Why I'm obsessed with... Night Trap

How Admiral Ackbar's favourite video game won one man's heart

This article originally appeared in GamesMaster magazine.

The year of 1993 was a corker. Starwing, Mortal Kombat II and Doom were wowing gamers worldwide, Jurassic Park was a cinema masterpiece and Doink beat Crush at Wrestlemania IX.

Meanwhile, a 10-year-old me had just been bought a Sega Mega CD and was addicted to what I thought was the future of gaming - Night Trap.


Even though many now mock it, at the time Night Trap was a revelation and it's still a game I play on a regular basis to this day because I love what it at least tried to do.
You play as a member of the unfortunately named SCAT (Sega Control Attack Team), who are investigating the old Lake Shore Winery house in which five people disappeared. SCAT has now rigged the house with cameras and booby traps, so it's up to you to keep an eye on a new group of people visting the house for the weekend, and protect them from any dangers they may encounter.
Oh, by the way, the five people are attractive teenage girls having a slumber party, and one of them - Kelly - is a secret agent working for SCAT who's in on it. The house is soon overrun by vampires called Augers, and naturally it turns out the homeowners are vampires too.
The gameplay is as basic as you can get - there are eight rooms in the house and you switch between them, looking for Augers. If you see one, a little bar under the video shows you when they're near a trap - if you press the B button when it turns red you'll catch them, otherwise they'll go free and the danger level in the house raises slightly.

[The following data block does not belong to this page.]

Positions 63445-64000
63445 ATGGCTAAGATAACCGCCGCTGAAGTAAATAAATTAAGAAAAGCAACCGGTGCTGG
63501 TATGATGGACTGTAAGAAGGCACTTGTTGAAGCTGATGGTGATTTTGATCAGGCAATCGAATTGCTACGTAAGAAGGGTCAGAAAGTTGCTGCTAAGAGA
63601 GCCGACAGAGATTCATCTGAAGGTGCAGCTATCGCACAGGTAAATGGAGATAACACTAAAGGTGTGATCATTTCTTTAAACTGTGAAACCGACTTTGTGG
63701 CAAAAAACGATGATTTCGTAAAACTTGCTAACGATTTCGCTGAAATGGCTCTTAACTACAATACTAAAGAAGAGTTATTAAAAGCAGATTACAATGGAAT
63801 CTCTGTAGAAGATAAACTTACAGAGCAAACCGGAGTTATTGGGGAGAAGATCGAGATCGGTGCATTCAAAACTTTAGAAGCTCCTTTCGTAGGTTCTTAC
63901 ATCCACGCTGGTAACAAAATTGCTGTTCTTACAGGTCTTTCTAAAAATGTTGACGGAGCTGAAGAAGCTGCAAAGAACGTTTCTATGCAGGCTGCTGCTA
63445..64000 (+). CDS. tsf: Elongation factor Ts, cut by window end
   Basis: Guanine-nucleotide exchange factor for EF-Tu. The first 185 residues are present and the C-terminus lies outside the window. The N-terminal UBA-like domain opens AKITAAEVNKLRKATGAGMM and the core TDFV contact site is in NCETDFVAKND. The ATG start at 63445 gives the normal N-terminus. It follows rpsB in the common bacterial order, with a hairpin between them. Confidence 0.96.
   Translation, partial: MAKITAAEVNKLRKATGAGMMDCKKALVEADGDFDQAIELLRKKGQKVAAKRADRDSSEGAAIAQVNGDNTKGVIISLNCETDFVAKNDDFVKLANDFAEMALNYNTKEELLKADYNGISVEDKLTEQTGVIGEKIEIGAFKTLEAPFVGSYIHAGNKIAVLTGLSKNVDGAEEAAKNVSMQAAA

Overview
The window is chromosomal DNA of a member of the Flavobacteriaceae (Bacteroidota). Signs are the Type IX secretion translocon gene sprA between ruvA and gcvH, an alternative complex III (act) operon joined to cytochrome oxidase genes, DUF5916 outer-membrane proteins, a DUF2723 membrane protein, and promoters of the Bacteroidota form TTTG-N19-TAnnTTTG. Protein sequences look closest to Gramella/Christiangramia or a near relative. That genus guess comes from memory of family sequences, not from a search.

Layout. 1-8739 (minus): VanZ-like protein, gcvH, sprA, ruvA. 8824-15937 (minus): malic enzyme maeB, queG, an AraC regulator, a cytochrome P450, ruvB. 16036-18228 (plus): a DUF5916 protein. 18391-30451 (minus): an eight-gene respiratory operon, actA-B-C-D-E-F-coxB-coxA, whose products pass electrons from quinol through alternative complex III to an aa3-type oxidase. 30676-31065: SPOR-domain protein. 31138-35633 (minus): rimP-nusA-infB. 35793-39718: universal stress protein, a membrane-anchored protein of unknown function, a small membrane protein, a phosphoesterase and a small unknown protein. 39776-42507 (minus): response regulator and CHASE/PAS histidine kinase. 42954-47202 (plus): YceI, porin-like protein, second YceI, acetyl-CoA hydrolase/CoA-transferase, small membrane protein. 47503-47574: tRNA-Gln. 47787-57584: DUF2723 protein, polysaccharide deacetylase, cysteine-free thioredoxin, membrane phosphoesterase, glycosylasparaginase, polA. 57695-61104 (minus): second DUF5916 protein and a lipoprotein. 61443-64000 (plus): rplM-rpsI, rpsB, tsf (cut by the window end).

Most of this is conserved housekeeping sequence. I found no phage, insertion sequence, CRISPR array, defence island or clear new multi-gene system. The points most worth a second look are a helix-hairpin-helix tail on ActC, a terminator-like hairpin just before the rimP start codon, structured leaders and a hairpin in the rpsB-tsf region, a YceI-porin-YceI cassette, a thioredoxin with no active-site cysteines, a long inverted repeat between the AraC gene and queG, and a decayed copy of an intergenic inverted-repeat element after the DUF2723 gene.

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What made Night Trap so clever was that the game took place in real-time, so different events would be taking place at the same time in different rooms and you'd have to decide which to watch. While you're watching the girls take part in a God-awful singsong in the living room you might not catch the Augers piling in through the bedroom window upstairs. If you're too busy watching the awkward gossip scenes, you might miss an important chat elsewhere in the house in which the residents change the house's security code (the code is changed at various points in the game and if you don't change it too, the traps no longer work and it might as well be game over).
As one of the first live-action video games, Night Trap was hugely controversial, mainly with politicians who had never played it and criticised it for its "sex and violence" (of which it had none, and very little respectively). It eventually led to the ESRB rating system in the US, and was one of the first ever games to get a rating in the UK. It may have been cheesy, it may have even been terrible, but it was ruddy clever too and I adore it to this day.